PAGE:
*For this problem, we will consider that no friction is involved*

Let us consider the height from which the ball was launched as #z=0m#

The only force applied to the ball is its own weight:

#W=m*g harr F=m*a#

therefore, if we consider #z# rising when the ball gets higher, the ball's acceleration will be

#-g = -9.81 m*s^(-2)#

Knowing that #a = (dv)/dt# then

#v(t) = inta*dt = int(-9.81)dt = -9.81t+cst#

The constant value is found with #t=0#. In other words, #cst# is the speed of the ball at the beginning of the problem. Therefore, #cst = 6.9m*s^(-1)#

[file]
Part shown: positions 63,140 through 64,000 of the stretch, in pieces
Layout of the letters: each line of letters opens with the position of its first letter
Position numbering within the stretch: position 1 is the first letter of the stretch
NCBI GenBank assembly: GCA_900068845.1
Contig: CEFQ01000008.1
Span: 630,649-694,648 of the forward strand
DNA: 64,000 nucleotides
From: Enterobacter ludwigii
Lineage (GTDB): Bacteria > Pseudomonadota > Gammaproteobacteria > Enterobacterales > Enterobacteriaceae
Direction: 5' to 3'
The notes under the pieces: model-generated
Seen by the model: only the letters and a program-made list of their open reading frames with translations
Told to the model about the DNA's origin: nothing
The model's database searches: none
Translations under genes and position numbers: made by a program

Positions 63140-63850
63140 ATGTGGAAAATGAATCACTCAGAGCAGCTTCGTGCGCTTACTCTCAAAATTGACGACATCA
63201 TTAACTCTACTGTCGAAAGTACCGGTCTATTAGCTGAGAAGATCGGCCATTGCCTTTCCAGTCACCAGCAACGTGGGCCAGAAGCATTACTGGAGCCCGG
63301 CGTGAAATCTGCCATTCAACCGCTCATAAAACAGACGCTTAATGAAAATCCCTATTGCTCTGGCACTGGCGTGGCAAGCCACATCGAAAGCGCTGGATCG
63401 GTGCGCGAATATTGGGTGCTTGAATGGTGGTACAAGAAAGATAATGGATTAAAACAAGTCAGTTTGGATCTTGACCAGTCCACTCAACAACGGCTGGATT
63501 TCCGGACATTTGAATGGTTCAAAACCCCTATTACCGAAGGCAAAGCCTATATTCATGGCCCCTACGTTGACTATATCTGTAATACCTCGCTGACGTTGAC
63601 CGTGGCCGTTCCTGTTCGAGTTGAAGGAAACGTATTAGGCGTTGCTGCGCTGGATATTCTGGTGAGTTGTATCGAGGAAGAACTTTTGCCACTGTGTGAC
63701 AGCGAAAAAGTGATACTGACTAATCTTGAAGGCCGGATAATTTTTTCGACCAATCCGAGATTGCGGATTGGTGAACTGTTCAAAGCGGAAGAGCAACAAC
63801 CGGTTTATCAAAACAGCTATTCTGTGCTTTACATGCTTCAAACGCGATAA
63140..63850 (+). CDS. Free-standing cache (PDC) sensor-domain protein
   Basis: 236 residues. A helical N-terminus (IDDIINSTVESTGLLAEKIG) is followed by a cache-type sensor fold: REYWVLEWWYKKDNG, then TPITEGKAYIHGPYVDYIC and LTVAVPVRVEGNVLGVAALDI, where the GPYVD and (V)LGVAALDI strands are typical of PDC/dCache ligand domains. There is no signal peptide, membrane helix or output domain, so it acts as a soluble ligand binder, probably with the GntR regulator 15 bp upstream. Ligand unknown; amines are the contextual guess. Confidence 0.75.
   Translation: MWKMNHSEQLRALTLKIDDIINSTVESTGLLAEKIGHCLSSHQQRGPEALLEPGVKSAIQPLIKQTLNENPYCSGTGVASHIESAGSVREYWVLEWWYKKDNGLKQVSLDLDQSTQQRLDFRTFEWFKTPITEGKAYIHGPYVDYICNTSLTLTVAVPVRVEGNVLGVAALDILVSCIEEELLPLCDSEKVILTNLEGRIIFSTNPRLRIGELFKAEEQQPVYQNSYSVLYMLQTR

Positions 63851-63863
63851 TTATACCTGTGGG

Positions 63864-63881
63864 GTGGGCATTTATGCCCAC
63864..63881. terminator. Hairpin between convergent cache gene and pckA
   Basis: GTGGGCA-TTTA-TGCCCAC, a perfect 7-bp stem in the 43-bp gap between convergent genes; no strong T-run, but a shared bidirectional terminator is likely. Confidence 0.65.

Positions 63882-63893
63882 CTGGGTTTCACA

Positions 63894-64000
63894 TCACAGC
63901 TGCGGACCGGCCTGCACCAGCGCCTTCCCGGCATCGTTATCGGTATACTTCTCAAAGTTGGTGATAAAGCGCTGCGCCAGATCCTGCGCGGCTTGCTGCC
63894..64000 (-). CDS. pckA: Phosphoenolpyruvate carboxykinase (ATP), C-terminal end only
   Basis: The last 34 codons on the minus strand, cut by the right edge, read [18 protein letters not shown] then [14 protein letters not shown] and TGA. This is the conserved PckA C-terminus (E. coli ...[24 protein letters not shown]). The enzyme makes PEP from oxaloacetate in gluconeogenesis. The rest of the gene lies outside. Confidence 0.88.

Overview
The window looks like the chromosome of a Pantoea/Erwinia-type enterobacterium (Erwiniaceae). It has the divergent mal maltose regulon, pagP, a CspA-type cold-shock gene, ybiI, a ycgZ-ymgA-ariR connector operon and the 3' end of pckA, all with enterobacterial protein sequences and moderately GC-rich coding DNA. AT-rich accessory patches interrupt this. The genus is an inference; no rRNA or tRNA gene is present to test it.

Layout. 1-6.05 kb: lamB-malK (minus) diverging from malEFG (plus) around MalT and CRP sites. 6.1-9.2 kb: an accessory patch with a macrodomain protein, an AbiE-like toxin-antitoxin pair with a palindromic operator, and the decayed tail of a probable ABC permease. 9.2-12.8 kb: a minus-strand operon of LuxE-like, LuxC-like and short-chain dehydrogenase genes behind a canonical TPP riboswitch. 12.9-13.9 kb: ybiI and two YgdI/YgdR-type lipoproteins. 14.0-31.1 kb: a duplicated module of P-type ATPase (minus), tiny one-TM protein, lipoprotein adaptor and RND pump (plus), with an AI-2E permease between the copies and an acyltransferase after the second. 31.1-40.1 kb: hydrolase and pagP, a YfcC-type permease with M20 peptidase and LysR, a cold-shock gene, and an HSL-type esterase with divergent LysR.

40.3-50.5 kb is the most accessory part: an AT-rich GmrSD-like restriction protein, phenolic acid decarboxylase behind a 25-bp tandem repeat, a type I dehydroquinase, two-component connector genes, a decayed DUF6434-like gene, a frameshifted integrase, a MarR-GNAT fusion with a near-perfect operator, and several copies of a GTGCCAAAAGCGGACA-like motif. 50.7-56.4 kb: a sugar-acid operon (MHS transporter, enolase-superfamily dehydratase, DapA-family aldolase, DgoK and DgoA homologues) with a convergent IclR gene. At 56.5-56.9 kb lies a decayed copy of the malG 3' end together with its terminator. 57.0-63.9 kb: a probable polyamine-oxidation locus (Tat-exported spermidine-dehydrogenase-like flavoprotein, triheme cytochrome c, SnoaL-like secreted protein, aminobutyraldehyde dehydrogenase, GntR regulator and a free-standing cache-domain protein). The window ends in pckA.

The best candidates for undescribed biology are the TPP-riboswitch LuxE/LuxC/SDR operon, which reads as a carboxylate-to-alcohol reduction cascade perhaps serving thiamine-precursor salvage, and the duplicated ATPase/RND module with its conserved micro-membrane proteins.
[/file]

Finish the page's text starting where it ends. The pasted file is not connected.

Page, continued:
#rarr v(t)=-9.81t+6.9#

Now, knowing that #v = (dz)/dt# then

#z(t) = intv*dt = int(-9.81t+6.9)dt#

# = -9.81/2t^2+6.9t+cst#

This time, #cst# is the ball's height at the beginning of the problem, assumed to be 0m.

#rarr z(t) = -9.81/2t^2+6.9t#

Now, we want to find the time it takes the ball to rise to its maximum height, stop, then fall back to its starting height. We do that by resolving the following equation:

#-9.81/2t^2+6.9t = (-9.81/2t+6.9)t = 0#

One obvious answer is #t=0# but it is pointless to specify that the ball starts from its starting point.

The other answer is:

#-9.81/2t+6.9 = 0#

#rarr 9.81/2t=6.9#

#rarr t=(6.9*2)/9.81 = 13.8/9.81 ~~ 1.41s#